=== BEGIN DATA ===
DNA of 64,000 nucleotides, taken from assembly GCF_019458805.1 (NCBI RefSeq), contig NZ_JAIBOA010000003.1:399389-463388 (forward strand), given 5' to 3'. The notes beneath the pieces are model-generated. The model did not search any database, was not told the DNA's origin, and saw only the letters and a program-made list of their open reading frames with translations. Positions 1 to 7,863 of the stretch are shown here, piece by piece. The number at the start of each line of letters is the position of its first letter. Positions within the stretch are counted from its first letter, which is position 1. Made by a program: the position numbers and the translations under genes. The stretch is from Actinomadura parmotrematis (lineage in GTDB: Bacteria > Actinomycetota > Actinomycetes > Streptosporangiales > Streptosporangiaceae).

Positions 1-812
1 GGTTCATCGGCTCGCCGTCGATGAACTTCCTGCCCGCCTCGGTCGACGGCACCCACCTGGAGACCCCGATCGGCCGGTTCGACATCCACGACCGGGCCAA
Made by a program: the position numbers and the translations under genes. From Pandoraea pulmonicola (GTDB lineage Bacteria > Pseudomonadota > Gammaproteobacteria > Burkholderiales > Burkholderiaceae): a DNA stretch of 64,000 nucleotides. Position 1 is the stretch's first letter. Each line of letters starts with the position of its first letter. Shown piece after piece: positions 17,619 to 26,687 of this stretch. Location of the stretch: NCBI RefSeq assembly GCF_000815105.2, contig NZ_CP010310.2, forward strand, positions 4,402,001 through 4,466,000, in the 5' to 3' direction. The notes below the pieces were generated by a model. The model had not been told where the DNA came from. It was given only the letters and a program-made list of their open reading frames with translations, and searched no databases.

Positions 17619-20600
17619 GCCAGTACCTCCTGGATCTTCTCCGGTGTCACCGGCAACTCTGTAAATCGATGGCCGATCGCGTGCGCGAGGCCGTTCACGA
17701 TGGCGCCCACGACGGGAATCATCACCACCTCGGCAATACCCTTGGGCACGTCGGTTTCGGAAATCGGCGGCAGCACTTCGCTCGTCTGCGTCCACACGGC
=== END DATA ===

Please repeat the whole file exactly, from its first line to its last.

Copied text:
DNA of 64,000 nucleotides, taken from assembly GCF_019458805.1 (NCBI RefSeq), contig NZ_JAIBOA010000003.1:399389-463388 (forward strand), given 5' to 3'. The notes beneath the pieces are model-generated. The model did not search any database, was not told the DNA's origin, and saw only the letters and a program-made list of their open reading frames with translations. Positions 1 to 7,863 of the stretch are shown here, piece by piece. The number at the start of each line of letters is the position of its first letter. Positions within the stretch are counted from its first letter, which is position 1. Made by a program: the position numbers and the translations under genes. The stretch is from Actinomadura parmotrematis (lineage in GTDB: Bacteria > Actinomycetota > Actinomycetes > Streptosporangiales > Streptosporangiaceae).

Positions 1-812
1 GGTTCATCGGCTCGCCGTCGATGAACTTCCTGCCCGCCTCGGTCGACGGCACCCACCTGGAGACCCCGATCGGCCGGTTCGACATCCACGACCGGGCCAA
Made by a program: the position numbers and the translations under genes. From Pandoraea pulmonicola (GTDB lineage Bacteria > Pseudomonadota > Gammaproteobacteria > Burkholderiales > Burkholderiaceae): a DNA stretch of 64,000 nucleotides. Position 1 is the stretch's first letter. Each line of letters starts with the position of its first letter. Shown piece after piece: positions 17,619 to 26,687 of this stretch. Location of the stretch: NCBI RefSeq assembly GCF_000815105.2, contig NZ_CP010310.2, forward strand, positions 4,402,001 through 4,466,000, in the 5' to 3' direction. The notes below the pieces were generated by a model. The model had not been told where the DNA came from. It was given only the letters and a program-made list of their open reading frames with translations, and searched no databases.

Positions 17619-20600
17619 GCCAGTACCTCCTGGATCTTCTCCGGTGTCACCGGCAACTCTGTAAATCGATGGCCGATCGCGTGCGCGAGGCCGTTCACGA
17701 TGGCGCCCACGACGGGAATCATCACCACCTCGGCAATACCCTTGGGCACGTCGGTTTCGGAAATCGGCGGCAGCACTTCGCTCGTCTGCGTCCACACGGC